Hartnett liked comparing his views toward fame to driving. “If you’re getting on the freeway, you get to the place you want to a lot quicker, but you don’t see the surrounding area,” he once said. “I’ve taken the side streets pretty much my whole life, so hopefully that’ll keep working out.” Pearl Harbor was more or less the film that made him a global star.
He did a few more monolithic flicks – Black Hawk Down, Sin City, Lucky Number Slevin – then he all but disappeared. Many YouTube conspiracy theorists have pieced together the reasons why. It was a conscious choice. Directors thought he was difficult so stopped offering him roles (he turned down the chance to play Superman, then Spider-Man, then Batman). He wanted a break. He took a break. He was dropped by his agents.
No theory is particularly convincing, even when it comes from the horse’s mouth. (He avows that he moved away from Hollywood in 2001, after completing Black Hawk Down, to gain a “healthy perspective” on such an “unhealthy environment,” according to a 2017 interview with Huffington Post. He wanted to focus on more independent projects, citing he “didn’t feel like I was totally in control of my own destiny”.)
Some other hunks have vanished without a trace. Jonathan Taylor Thomas, the most objectively boring of all teenage crushes, left acting cold turkey at the volleying height of Home Improvement to study Philosophy and History at Harvard. “I never took the fame too seriously. It was a great period in my life, but it doesn’t define me. When I think back on the time, I look at it with a wink. I focus on the good moments I had, not that I was on a lot of magazine covers,” he told People with a decade and a half of real life in the rearview mirror.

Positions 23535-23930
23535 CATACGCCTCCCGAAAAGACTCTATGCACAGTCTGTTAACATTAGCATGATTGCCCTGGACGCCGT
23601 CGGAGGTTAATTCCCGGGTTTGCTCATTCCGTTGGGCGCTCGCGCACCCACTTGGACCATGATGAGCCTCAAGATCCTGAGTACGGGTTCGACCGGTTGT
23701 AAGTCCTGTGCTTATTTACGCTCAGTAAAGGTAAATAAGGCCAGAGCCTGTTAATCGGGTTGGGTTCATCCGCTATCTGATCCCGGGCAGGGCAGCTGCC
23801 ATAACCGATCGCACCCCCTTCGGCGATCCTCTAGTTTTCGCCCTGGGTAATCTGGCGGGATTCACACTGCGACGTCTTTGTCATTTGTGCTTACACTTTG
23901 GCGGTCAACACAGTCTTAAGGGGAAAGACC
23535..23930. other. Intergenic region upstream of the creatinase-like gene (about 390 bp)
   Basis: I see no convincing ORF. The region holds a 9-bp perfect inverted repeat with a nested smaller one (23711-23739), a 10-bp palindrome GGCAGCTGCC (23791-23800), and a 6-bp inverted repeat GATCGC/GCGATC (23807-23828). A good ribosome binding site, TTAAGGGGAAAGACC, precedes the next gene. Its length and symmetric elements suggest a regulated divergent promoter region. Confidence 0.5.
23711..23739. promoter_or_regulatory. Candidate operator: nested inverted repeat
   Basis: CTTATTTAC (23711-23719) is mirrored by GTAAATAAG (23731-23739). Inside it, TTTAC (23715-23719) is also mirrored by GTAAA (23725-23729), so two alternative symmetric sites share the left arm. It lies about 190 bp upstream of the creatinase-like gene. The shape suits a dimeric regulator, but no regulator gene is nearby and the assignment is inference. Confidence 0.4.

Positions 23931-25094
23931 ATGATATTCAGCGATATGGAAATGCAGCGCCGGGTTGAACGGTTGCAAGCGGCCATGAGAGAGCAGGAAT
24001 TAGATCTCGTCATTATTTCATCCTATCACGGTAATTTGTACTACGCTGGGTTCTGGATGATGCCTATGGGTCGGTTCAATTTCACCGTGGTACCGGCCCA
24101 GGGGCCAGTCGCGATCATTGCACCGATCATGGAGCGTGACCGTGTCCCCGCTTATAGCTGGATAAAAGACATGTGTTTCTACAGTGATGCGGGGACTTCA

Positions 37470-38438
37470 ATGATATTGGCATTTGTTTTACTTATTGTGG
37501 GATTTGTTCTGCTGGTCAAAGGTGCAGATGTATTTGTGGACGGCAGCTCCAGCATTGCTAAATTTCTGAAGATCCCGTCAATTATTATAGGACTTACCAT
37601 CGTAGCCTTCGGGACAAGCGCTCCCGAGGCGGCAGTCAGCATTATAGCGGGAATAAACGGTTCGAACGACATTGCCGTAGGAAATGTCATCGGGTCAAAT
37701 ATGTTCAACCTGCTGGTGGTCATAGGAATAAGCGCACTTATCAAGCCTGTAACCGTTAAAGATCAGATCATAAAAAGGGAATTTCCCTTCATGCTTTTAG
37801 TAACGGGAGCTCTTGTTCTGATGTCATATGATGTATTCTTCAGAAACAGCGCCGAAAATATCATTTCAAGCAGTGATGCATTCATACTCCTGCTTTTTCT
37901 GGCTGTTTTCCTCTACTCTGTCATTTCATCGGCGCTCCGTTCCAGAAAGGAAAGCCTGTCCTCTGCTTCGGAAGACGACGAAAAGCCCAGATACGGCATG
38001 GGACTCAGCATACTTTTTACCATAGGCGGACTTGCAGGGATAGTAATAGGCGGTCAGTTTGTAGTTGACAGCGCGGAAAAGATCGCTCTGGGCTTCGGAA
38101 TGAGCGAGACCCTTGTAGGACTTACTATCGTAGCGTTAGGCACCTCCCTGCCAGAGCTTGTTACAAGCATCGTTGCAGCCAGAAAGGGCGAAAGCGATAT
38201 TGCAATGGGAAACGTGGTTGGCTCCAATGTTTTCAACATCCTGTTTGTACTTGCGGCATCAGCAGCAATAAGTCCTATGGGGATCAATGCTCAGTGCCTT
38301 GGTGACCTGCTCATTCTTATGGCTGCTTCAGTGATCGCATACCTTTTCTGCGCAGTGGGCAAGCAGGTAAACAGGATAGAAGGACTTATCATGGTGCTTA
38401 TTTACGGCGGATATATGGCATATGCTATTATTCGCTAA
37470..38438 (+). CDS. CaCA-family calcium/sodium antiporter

Still others, like Joseph Gordon-Levitt and Ryan Phillippe, have held rather steady to their flagging teen appeal. They’re now workaday actors that are talented and good and consistent and probably minted. I’m sure they still have fans who attend their movies. Then there are those 90s macho stalwarts like Freddie Prinze Jr... What ever happened to that guy? Ah yes, he married Buffy and authored a cookbook: Back to the Kitchen: 75 Delicious, Real Recipes (& True Stories) from a Food-Obsessed Actor.
Josh Hartnett is still around, still furrowing his Cro-Magnon brow in Showtime’s series Penny Dreadful, which wrapped after three seasons. He has four films slated for release in 2019. One is directed by James Franco. He has been dating actress Tamsin Egerton, 10 years his junior, since 2013. They have two children whose names are unknown – no word on whether they were the product of an immaculate conception. The couple enjoys a very private life together in England.
As magazine centrefolds curl off of walls or blanch in the sun, like this Steven Klein-shot image of Hartnett about to chug milk, for example, Hartnett and his peers are being replaced by a new generation of fame-hungry stars. It’s a new world out there. Ashton Kutcher seems to miss the fan interactions he had when he was at his peak. He has publicly given out his mobile number, stating that he misses “having a real connection with real people”. Today’s posters are not posters, but rather iPhone lockscreens: Timothée Chalamet, Adam Driver and Noah Centineo seem to be popular. And Josh Hartnett, 40, dodged the fusillade of camera flashbulbs and put his family first. Maybe he wanted to disappear. Who can blame him?